John was one of a small black population who lived in Bristol and Bath in this era. A scant reference in the same newspaper, 31 March 1785, not mentioning his colour, states that he and others were tried for ‘sundry thefts’. By the end of the year he was in trouble again, and on 23 November 1785 at Bristol QS he was sentenced to transportation for seven years.
On 11 March 1787 he went aboard Friendship, one of the miniscule number of black convicts on the First Fleet; he is listed by Ralph Clark as ‘Jno Barns’, aged 19, no trade, convicted for the theft of three pairs of stockings.’
He died on 10 March 1788 shortly after arriving at Sydney Cove.
BRICE, William, c1771 – ? Friendship. For years outraged citizens of Bristol had been complaining about the number of seemingly feral boys who lived on the streets, causing nuisance and mayhem; nobody as yet thought these destitute children might be in need of care and protection. (Orphanages, Training Ships and the removal of poor youngsters ‘for a better life in Canada’ would come with the Victorians.) William was only fourteen when sentenced to seven years on 11 February 1785 for taking a looking glass, from a shop in St Peter Street. (Size unspecified; if this was a small hand glass, the theft was pitiful; if large an encumbrance.) Unfortunately his sentence of seven years was a formality: he had been whipped for a previous offence in 1784. He had already been locked up for two years when he arrived aboard Friendship. His birthplace can only be guessed at, but it is worth noting that a William Brice, ‘father unknown’, the son of a single woman, Mary Nowell, was baptised at North Petherton on 7 July 1770, a stone’s throw from the village Thomas Kidner called home. If he is the same, then this young Billy Brice would fit the general pattern of the unwanted urchins, especially if orphaned. Aboard the Dunkirk hulk his behaviour was ‘tolerably decent and orderly’.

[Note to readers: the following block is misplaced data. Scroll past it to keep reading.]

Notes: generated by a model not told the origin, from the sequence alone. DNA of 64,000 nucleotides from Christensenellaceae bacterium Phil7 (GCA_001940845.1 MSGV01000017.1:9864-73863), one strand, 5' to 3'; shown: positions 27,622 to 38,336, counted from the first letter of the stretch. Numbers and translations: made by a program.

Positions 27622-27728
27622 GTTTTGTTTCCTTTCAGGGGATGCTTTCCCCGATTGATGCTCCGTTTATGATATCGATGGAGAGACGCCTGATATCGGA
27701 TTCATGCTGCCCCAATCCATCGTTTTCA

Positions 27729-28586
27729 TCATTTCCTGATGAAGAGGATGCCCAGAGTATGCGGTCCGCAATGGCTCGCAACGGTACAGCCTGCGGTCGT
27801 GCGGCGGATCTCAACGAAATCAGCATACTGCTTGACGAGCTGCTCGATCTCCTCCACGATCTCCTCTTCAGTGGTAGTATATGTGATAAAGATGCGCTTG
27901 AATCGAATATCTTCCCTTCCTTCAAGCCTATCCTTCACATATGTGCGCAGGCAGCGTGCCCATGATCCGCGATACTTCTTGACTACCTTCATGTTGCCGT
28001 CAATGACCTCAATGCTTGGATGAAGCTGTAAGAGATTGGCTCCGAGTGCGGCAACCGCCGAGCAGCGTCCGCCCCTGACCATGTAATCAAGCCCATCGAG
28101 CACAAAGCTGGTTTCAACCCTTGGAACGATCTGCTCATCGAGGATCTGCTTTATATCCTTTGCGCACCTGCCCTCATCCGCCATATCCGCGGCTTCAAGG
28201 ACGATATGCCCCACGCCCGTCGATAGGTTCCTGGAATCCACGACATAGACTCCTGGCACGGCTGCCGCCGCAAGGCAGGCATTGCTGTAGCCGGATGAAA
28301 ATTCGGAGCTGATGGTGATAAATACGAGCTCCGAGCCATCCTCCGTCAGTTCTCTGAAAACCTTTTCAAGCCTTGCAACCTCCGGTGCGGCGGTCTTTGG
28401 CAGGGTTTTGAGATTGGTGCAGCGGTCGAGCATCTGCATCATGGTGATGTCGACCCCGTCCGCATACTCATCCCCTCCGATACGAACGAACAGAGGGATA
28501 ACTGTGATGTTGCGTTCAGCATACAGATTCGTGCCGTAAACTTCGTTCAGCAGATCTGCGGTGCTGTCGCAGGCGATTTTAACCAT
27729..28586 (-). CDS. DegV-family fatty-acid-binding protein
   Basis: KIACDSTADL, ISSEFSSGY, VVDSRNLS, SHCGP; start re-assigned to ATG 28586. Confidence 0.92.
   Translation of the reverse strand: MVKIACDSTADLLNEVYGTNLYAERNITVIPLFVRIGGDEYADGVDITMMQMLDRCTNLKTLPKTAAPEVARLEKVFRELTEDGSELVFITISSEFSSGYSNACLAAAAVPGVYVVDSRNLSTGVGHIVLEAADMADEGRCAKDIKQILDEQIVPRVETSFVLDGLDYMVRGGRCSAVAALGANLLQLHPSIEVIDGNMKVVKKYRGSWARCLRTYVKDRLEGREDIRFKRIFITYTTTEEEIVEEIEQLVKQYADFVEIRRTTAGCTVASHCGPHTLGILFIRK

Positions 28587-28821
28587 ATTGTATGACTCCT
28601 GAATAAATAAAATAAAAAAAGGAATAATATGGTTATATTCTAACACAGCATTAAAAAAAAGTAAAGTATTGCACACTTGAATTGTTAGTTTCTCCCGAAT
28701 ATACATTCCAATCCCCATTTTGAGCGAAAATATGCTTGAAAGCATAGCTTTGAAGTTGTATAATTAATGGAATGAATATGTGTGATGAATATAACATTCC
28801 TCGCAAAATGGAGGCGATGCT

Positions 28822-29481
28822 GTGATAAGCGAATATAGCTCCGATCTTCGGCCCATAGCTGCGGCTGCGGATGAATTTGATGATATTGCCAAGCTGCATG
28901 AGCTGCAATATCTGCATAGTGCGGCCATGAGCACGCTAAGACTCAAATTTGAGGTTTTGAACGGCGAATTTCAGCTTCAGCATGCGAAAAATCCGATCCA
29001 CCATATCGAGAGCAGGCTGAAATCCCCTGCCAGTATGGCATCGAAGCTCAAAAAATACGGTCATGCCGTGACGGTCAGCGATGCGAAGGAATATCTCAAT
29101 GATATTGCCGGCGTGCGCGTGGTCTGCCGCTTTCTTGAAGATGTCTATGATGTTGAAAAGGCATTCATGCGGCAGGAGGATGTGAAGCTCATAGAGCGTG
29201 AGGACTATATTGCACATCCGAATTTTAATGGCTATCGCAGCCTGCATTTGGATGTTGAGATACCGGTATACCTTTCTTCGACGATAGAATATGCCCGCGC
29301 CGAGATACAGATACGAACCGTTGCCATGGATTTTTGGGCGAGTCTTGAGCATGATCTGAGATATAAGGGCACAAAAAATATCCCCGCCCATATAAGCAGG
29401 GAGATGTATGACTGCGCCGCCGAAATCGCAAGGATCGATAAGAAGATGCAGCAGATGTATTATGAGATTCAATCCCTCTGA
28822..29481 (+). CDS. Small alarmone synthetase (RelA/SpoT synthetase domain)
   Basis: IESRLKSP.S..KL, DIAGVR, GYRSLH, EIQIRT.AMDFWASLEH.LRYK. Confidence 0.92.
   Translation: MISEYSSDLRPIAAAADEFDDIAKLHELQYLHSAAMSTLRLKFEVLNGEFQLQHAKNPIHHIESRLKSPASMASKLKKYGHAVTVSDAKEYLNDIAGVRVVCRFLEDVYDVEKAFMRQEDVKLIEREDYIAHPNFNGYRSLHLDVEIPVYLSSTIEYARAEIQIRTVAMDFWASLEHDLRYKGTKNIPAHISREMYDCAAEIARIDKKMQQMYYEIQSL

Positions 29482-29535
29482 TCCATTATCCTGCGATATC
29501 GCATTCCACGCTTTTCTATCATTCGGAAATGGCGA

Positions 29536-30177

Brice survived the ordeal of the voyage, and is named in victualling lists for 1788. In 1789 he was called as a witness when one convict accused another of making threats against him. He then disappears from the records. Various alternatives have been suggested: he ‘left the colony in 1792 when his sentence expired’; he ‘found a ship and worked his passage home’, or ‘he was lost in the bush’.
*CONNELLY, William, c1760 –? & *PERROTT, Edward Bearcroft, c1760-? transported by Alexander, they were jointly charged with the theft of clothes from the Swan Alehouse in Temple Street. They were found guilty on 3 February 1785 at the Bristol QS and sentenced to 7 years. They were sent to the Ceres hulk, where they remained until they embarked with Alexander, arriving in Sydney in January 1788.